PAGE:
Charlize Theron surely meant no harm. The actress genuinely thought she was complimenting fellow thespian Viola Davis during this year’s Newsweek Oscar roundtable when she told Davis, “You’re hot as shit.’’
Their exchange revolved around Davis’s comments on finding work as an African-American actress. Davis, who has won praise for her starring role in The Help, was attempting to explain the difficult plight of being black and female in the movie industry. “I’m a 46-year-old black woman who really doesn’t look like Halle Berry, and Halle Berry is having a hard time,” said Davis.
No doubt hoping to forge a sisterly bond, Theron rushed in to reassure Davis that she was indeed “hot’’ and naively implied that a simple change of attitude would make a world of difference. Her exact words—“You have to stop saying that, because you’re hot as shit.’’
How sweet of Theron to say, and how thoroughly misguided and offensive as well. Davis was honestly confronting a number of painful and complicated issues faced by many women of color in Hollywood today—issues Theron (who was born in South Africa to parents of European descent) more than likely has never encountered and would have done well to listen to. The Oscar roundtable was the perfect forum for such a discussion, and yet Theron’s verbal charity managed to downplay the importance of Davis’s point. What difference does it make if Davis stops speaking a truth if the reality remains?
In Hollywood, where even legendary filmmaker George Lucas had to fight and ultimately use his own money to get an all-black film (Red Tails) made, black actresses still struggle to find quality work. When they do, they are rarely cast as ideals of beauty or objects of desire. On the odd occasion that they are, only a certain look will do. Berry, who is biracial, has long been viewed as Hollywood’s most beautiful black actress, and some would argue that much of her success is based on that belief. Apparently Theron didn’t get the memo that mainstream culture strictly dictates what beauty is—and by those narrow standards, Viola Davis doesn’t fit the bill. Has Davis graced the covers of any of the beauty and fashion magazines that Theron lands with ease, whether she has a project or not? She hasn’t. Davis’s only covers on major publications such as Entertainment Weekly and The Hollywood Reporter also featured her costars from the film or George Clooney. Her “hotness” was apparently not enough to warrant a solo appearance despite the fact that she may soon snag her second Oscar nomination for The Help. The reasons for this are as varied as they are disturbing, and Theron’s overly simplistic advice only underscores the lack of understanding many have around a reality they either don’t comprehend or don’t fully appreciate.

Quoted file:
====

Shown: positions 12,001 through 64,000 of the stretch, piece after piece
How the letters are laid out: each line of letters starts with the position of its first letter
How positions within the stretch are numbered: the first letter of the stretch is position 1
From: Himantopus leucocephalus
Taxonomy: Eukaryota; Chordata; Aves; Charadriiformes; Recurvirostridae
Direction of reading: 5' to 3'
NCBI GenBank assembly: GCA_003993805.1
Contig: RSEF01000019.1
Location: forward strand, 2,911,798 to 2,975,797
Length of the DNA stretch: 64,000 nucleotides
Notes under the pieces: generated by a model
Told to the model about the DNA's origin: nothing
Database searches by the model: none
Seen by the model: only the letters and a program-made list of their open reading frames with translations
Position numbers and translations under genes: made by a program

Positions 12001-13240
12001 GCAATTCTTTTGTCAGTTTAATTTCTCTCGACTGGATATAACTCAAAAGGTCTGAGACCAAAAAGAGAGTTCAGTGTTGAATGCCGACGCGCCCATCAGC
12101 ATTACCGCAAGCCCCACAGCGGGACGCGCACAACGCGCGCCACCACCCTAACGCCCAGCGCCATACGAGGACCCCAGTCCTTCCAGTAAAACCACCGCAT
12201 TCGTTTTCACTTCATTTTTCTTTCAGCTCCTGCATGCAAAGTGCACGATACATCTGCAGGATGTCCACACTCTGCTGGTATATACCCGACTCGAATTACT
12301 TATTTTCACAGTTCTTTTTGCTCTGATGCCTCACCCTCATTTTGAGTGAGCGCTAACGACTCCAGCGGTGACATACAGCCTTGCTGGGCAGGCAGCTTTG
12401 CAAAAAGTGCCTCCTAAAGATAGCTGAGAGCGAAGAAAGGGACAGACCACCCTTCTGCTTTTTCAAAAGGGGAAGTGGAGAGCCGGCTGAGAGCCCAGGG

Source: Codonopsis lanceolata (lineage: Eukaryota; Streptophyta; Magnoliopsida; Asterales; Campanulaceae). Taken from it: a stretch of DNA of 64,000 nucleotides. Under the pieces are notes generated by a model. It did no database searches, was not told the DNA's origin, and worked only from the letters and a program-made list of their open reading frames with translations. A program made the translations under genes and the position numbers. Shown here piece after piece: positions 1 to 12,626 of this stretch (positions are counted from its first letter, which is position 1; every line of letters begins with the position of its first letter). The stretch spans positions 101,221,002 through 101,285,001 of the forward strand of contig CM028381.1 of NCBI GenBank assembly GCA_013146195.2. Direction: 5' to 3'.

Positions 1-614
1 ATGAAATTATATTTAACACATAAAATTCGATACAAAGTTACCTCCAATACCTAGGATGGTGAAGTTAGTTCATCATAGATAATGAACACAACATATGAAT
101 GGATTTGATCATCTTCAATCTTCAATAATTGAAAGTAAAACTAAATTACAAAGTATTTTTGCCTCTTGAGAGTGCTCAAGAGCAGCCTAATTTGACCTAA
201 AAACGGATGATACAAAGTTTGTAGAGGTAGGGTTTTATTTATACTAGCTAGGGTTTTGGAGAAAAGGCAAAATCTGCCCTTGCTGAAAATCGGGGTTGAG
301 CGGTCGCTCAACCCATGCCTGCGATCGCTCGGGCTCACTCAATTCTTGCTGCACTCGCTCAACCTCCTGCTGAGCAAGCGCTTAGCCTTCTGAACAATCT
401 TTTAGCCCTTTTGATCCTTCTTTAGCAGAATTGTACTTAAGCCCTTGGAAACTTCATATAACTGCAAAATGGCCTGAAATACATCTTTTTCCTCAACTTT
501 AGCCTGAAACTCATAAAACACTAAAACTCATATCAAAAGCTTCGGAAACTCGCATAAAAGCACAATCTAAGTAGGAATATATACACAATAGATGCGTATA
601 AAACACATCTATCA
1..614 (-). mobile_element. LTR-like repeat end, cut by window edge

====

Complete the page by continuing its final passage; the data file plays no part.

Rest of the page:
Apparently Theron didn’t get the memo that mainstream culture strictly dictates what beauty is.
Davis’s work has been consistently stellar throughout her career, yet her most celebrated role to date may just be that of a maid to a white family during the ’60s in the Deep South. Some viewed The Help as another stereotypical representation of black life, but Davis still found a way to shine in her work. Diverse and well-defined parts such as the ones Theron enjoys—a ruthless killer in one film, a dying woman in love in another—aren’t offered to Davis, nor are well-paid endorsement deals with Christian Dior. In the world Davis lives in, you take a role like the one of Aibileen in The Help because you’ve long given up on the notion that more balanced, nuanced parts about women who look like you are on the horizon. You understand that even in major films that feature African-American male stars, you may not get to costar as the wife, girlfriend, or partner because big studios get more “bang for their buck” when the female is of another race.
As one studio executive pointed out, “black man, black women, black kids equals black movie.” So when Will Smith does a film like Hitch, Eva Mendes gets to play his love interest and not Viola Davis. As well meaning as Charlize Theron is, she has no clue what it means to be a dark-skinned African-American woman whose beauty is seldom showcased in national commercials for perfumes or on mega billboards on Sunset Boulevard or even celebrated in the latest video by the hottest rappers. In the world Theron lives in, simply not saying something makes it go away. In Davis’s world, it doesn’t.